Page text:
So you’re interested in a Roth IRA? In that case, there are some important rules you should know about. One of the reasons people love Roth IRAs is that they come without some of the requirements attached to traditional IRAs. That doesn’t mean that anything goes, however. The IRS still has rules and requirements. Here’s what you need to know about Roth IRAs.
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Let’s review the basics of the Roth IRA. Unlike a traditional IRA, a Roth IRA is funded with after-tax dollars. You can’t deduct your Roth IRA contributions from your taxable income. What’s the big deal, you ask? The big deal is that your after-tax contributions grow and compound over time. Then, when you decide to retire to a life of leisure, you can make tax-free withdrawals.
Here are the Roth IRA rules:
You Can Withdraw Money Before Retirement
With a traditional IRA, you’ll pay a penalty if you take withdrawals before you hit age 59.5. With a Roth IRA, though, you can withdraw your contributions at any time, without paying a penalty. Keep in mind that you can only withdraw up to the amount you contributed – you can’t withdraw earnings until you hit 59.5. That means you’ll need to keep track of how much you contribute to your Roth account, or risk withdrawing too much and paying for it.
You Can Withdraw Money in Retirement Without Paying Income Taxes
Since the money you contribute to your Roth IRA is after-tax money, you don’t have to pay taxes again when you start taking distributions from the account in retirement, provided you have had the Roth IRA for at least 5 years and have hit age 59.5. Tax-free withdrawal makes the Roth a great way to diversify your tax risk in retirement.
If you have a 401(k) through work, you’ll pay taxes on that money when you start taking distributions in retirement. Opening a Roth on the side will give you a mix of taxed and un-taxed income in your golden years. The younger you are when you open your Roth IRA, the more you stand to gain. You’ll benefit from the magic of compound interest, and from more years of gains that are never taxed.
Related Article: What You Need to Know Before Investing in a Roth IRA
You Can’t Contribute While Rich
Yes, there are income caps on Roth IRAs. The IRS income eligibility range tells you whether you can make a) the maximum contribution to a Roth IRA ($5,500 in 2015), b) a partial contribution or c) no contribution.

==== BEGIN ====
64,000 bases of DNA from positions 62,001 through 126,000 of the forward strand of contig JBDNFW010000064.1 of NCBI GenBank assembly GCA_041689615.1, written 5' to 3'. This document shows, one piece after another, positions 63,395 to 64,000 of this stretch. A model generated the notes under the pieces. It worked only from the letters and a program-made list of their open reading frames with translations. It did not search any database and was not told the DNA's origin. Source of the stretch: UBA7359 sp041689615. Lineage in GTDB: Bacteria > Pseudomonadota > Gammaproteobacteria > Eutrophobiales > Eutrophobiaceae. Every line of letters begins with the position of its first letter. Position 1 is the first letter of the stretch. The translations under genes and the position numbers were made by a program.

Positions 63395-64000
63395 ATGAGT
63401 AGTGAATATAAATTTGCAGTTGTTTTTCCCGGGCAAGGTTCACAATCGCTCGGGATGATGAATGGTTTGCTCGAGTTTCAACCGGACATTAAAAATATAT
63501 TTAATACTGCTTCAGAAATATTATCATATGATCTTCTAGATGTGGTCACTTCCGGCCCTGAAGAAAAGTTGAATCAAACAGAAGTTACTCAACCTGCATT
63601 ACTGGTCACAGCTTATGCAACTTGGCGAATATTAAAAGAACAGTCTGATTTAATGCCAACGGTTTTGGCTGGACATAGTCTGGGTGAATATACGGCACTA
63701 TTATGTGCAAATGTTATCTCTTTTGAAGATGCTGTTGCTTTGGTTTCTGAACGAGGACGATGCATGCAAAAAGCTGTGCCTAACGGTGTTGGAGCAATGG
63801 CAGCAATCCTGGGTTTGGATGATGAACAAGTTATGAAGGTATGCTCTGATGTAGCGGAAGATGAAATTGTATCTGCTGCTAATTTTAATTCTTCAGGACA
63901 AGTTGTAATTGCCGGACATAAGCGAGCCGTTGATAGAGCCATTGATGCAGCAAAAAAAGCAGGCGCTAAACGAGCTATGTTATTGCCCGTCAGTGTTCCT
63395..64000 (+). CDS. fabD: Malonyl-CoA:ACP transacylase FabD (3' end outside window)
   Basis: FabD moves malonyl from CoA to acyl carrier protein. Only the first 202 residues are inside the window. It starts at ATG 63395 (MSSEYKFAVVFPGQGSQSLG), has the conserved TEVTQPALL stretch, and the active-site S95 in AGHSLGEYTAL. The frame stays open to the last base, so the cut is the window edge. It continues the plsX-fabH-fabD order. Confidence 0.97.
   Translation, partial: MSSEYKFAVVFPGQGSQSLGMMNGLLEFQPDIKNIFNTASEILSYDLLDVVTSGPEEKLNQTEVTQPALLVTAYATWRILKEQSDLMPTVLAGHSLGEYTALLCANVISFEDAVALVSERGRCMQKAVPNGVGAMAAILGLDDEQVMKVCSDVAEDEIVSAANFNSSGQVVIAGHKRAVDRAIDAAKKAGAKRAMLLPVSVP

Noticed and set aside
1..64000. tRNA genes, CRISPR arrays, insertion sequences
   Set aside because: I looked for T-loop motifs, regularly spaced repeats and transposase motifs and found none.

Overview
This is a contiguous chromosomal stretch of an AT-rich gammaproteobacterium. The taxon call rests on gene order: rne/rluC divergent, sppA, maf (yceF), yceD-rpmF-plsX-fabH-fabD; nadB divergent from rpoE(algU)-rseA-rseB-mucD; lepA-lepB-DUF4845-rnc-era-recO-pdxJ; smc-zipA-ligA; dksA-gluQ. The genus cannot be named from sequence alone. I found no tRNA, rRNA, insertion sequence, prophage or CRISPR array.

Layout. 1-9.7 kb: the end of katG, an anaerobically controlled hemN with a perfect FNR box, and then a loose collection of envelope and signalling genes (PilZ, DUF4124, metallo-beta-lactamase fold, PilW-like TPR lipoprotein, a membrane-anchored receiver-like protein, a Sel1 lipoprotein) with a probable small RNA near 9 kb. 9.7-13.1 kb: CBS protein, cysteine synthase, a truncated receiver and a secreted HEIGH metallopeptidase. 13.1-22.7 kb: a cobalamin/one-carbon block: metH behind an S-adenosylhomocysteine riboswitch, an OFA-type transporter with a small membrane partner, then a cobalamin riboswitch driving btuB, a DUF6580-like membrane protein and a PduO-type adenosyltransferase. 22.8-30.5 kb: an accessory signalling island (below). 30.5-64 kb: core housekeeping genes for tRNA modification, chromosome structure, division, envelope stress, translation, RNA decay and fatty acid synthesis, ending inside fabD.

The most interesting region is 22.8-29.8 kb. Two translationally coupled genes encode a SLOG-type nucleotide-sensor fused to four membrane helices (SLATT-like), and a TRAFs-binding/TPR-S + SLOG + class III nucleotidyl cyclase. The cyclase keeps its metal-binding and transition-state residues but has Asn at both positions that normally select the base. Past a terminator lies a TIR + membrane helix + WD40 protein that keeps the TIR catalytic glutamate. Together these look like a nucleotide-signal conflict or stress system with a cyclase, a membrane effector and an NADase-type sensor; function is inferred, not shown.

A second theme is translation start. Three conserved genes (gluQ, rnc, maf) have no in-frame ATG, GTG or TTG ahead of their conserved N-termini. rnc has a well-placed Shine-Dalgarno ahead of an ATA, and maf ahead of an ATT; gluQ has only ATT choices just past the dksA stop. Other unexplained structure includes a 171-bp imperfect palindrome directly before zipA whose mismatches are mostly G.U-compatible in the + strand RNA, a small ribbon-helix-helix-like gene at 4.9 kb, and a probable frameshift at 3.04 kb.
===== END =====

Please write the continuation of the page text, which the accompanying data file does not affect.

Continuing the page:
This year, the phase-out income range for a married couple filing together is $183,000-$193,000. For those filing on their own, the range is $116,000 to $131,000. If your income is below the bottom of the range, you can contribute the full $5,500. If your income falls within the range, you are subject to contribution phase-out rules, meaning that you won’t be able to contribute the full $5,500, but can contribute a partial amount. If your income is above the top of the phase-out range, IRS rules prohibit you from contributing to a Roth IRA.
You Can Open a Backdoor Roth
Let’s say your income limits make you ineligible for a Roth (more on that to follow). You can still take advantage of what’s called a backdoor Roth. With a backdoor Roth, you contribute to a nondeductible traditional IRA and then roll it over into a Roth IRA. Ta-da! You have a Roth, and all the tax advantages that come with it.
You Can’t Contribute Over the Limit
Keep an eye on Roth IRA contribution limits, currently at $5,500. If you want more Roth action in your life but you’ve hit the Roth IRA contribution limit, consider contributing to a Roth 401(k).
Related Article: The Benefits of Roth IRAs for Millennials
You Don’t Have to Take Required Minimum Distributions
Traditional IRAs come with Required Minimum Distributions (RMDs). That means that when owners of traditional IRAs hit age 70.5, they’re required to start taking money out of their account, even if they don’t need that money and don’t feel like paying taxes on that money. Not so with the Roth IRA, which doesn’t have any RMDs.
You Don’t Have to Stop Contributing After Age 70.5
With a traditional IRA, you have to stop making contributions at age 70.5. Roth IRAs come with no such rules. You can contribute to them for as long as you live, making them valuable assets for folks who want to build up wealth to transfer to their heirs.
The Roth IRA can be a great retirement savings option for anyone who wants to reduce his or her tax burden in retirement and benefit from years of tax-free growth in the meantime. If you think you’ll be in a higher tax bracket in retirement than you are now, saving in a Roth can be a particularly smart move. Not sure how your tax bracket will compare in retirement? We get it. No one can predict with 100% certainty what tax policy changes lie ahead. So why not hedge your bets with a Roth?
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